By Timothy Keister, CWT, FAIC
Opinions expressed in this article are those of the author and may not reflect the views of WC&P or the Technical Review Committee.
Shortages of fresh water and increased costs for makeup water, blowdown disposal and chemical treatment have created a need to increase the cycles of concentration (COC) in cooling tower systems, which decreases fresh water makeup, blowdown to sewer and chemical treatment costs. (Cycles of concentration is defined as the dissolved solids level of a cooling water divided by the dissolved solids level of the makeup water. It is the number of times the water in the cooling system has been concentrated by evaporation.) Unfortunately, increased COC also increases the concentration of hardness ions in the cooling water, making the cycled waters highly scale forming (see Figure 1). Formation of hardness scale in heat exchangers is unwanted, as even a small amount of scale will decrease the efficiency of heat transfer, resulting in increased power consumption for chiller operation and decreased productivity in industrial processes. In severe cases, scale can completely plug heat exchangers and piping.
Many facilities, having hard water for makeup, have always confronted the problem of scale control. Hardness scale has been controlled via use of chemical inhibitors, with or without acid addition for pH adjustment. This technology is not always effective, can be extremely costly and acid use risks severe equipment damage due to corrosion, as well as presenting a safety hazard to operating personnel.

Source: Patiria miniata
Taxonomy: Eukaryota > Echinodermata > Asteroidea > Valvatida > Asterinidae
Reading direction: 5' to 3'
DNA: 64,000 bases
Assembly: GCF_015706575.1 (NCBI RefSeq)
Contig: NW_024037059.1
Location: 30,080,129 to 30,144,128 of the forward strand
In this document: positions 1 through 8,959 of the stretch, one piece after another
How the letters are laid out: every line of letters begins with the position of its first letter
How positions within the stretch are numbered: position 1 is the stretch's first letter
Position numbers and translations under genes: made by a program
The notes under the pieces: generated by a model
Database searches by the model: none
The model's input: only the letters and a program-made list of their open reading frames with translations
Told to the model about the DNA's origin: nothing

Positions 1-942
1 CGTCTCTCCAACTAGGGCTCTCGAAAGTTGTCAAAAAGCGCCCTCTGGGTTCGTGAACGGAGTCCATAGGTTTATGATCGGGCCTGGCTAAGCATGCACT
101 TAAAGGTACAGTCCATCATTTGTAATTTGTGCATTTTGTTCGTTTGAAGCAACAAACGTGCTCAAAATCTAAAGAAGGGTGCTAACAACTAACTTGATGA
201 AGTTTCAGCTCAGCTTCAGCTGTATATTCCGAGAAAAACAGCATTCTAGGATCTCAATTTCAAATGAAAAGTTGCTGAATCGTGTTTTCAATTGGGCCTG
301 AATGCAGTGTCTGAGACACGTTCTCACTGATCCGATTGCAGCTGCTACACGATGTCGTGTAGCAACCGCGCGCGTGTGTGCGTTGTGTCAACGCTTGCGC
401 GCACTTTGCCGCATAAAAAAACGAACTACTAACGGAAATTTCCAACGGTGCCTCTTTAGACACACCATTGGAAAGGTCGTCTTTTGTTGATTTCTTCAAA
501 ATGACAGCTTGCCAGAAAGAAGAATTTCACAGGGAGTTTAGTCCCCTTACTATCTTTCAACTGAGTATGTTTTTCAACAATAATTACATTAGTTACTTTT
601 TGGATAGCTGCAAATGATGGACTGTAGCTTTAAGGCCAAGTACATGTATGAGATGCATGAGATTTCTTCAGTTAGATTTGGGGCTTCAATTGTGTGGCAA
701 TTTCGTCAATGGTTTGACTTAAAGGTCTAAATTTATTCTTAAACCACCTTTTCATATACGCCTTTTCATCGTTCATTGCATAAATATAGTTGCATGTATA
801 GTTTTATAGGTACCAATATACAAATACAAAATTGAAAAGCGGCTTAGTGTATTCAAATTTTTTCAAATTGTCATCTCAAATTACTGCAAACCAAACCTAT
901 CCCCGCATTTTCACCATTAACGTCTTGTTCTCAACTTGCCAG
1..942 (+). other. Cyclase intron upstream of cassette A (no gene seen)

Cooling tower blowdown is often the major water use in many facilities, as all blowdown from cooling tower operation must be replaced with fresh makeup water. Blowdown carries three costs: purchase price of the water, a sewerage charge for disposal and the cost of water treatment chemicals. The volumes can be substantial. For instance, a 1,000-ton annual thermal-load cooling tower running at twice the makeup dissolved solids level (COC = 2) will evaporate 9,690,750 gallons per year (gpy), with a blowdown rate of 9,690,750 gpy. If the dissolved solids concentration is increased to four times (COC = 4) the makeup water level, the blowdown would be reduced to 3,230,250 gpy. The equations are:
With conventional, non-acid hard makeup water treatment technology, cooling towers can generally be operated at maximum COC values between two and four, based on the makeup water quality, due to scale formation if these values are exceeded.
A proven technology, which addresses the need for increased COC while avoiding scale problems, is to soften the makeup water, removing the scale-forming ions prior to use. The manifold benefits of softened makeup water for cooling towers are discussed by Harfst1 in detail. Potential problems most often cited in opposition to use of this technology are the increased corrosivity of cycled softened water, cost of softening and brine disposal from regeneration of cation exchange water softeners. These three cited problems have been successfully addressed as shown in the following discussion. Softened makeup water has been used in cooling towers for over 10 years in a large number of HVAC and industrial facilities across the country.
Operation of cooling towers at high COC with softened makeup water was first disclosed in a patent issued in 1974.2 Current technology is based on a project started in 1984 at Brockway Glass Company (see Figure 2) to control scale in extremely high-heat, flux-furnace, electrode-cooling jackets. This work has since been developed and refined into a complete, patented water management technology, which addresses the need for increased COC while maintaining control of scale, deposition and corrosion at a reasonable cost.3